It is difficult to pinpoint precisely when the debate about religious accommodation became the single most important topic in academic and legal debates about religious freedom, but two things are nearly certain: (1) it has now decisively displaced the issue of religious displays and religion in public as the preeminent question in the field; (2) that displacement was driven by an American political, legal, and cultural turn against traditional forms of Christianity, which in turn drove traditional Christians to seek exemptions–something that was unheard of at an earlier period when law, politics, and culture were more aligned. Once legal exemptions might be used to accommodate those sorts of believers, exemptions became more controversial than ever before.
Here is a new collection whose essays explore the exemption question from a philosophical point of view: Religious Exemptions (OUP), edited by Kevin Vallier and Michael Weber.
Exemptions from legal requirements, especially religious exemptions, have been a major topic of political debate in recent years. For example, bakers in various states have sought the right to refuse to make wedding cakes for gay and lesbian couples, despite the Supreme Court’s validation of same-sex marriage. Many parents are granted exemptions from vaccinating their children, despite public health laws requiring otherwise. Various religious organizations as well as some corporations have sought an exemption from the requirement to provide contraceptive coverage in employee healthcare plans, as required by the Affordable Care Act (ACA). Religious exemptions have a long history in the United States, but they remain controversial. Exemptions release some people from following laws that everyone else must follow, raising questions of fairness, and exemptions often privilege religious belief, raising concerns about equal treatment. At the same time there are good reasons to support exemptions, such as respect for the right of religious freedom and preventing religious organizations from becoming too closely intertwined with government.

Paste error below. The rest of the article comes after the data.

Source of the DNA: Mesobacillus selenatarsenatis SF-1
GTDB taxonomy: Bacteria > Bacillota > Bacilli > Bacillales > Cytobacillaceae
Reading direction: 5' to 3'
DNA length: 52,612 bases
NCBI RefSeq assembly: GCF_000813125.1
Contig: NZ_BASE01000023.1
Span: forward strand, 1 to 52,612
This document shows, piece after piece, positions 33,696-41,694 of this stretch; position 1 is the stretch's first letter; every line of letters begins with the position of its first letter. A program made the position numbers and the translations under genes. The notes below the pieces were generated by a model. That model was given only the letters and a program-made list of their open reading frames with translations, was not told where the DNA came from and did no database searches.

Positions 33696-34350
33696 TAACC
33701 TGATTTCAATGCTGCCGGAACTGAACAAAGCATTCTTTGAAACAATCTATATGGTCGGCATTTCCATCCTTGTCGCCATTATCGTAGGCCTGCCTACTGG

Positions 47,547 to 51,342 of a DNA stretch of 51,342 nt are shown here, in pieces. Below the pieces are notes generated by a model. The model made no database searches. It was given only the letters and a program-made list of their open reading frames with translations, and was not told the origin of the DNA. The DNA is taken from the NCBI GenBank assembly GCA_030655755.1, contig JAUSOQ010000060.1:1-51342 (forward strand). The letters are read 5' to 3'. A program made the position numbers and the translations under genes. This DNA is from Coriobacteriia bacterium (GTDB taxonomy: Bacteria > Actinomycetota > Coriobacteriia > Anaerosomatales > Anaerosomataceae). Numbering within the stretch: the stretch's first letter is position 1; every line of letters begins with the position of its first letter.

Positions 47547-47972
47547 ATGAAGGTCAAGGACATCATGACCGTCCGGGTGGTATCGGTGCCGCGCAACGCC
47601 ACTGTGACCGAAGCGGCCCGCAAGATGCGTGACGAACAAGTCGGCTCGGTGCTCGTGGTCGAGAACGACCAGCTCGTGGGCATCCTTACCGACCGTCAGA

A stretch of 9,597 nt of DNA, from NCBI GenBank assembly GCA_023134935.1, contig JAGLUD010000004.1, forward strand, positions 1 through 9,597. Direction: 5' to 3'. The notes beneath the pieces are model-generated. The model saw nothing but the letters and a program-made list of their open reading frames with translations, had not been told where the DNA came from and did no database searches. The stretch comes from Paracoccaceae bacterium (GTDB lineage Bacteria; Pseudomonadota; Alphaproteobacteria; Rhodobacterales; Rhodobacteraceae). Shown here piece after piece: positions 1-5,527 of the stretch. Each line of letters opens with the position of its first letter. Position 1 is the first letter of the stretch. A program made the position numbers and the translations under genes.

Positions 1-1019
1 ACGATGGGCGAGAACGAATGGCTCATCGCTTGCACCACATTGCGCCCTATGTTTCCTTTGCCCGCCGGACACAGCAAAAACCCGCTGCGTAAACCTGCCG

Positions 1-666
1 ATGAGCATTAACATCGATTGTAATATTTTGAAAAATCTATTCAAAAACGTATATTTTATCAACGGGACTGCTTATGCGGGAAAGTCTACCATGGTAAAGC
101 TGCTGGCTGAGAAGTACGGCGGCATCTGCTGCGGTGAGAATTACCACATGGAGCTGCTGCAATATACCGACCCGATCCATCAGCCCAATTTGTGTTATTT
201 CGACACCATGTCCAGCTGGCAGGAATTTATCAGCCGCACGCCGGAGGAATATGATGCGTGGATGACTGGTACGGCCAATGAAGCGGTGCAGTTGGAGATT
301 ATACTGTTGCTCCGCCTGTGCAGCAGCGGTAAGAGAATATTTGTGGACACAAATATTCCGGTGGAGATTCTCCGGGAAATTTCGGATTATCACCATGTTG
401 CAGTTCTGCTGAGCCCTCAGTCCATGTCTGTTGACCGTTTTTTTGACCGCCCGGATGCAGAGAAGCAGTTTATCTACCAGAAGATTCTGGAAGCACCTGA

The essays in this volume represent valuable contributions to the complex debate about exemptions from legal requirements. In particular, they contribute to the moral dimensions of religious exemptions. These essays go beyond legal analysis about which exemptions are constitutionally appropriate, and ask instead when religious exemptions are morally required or morally prohibited.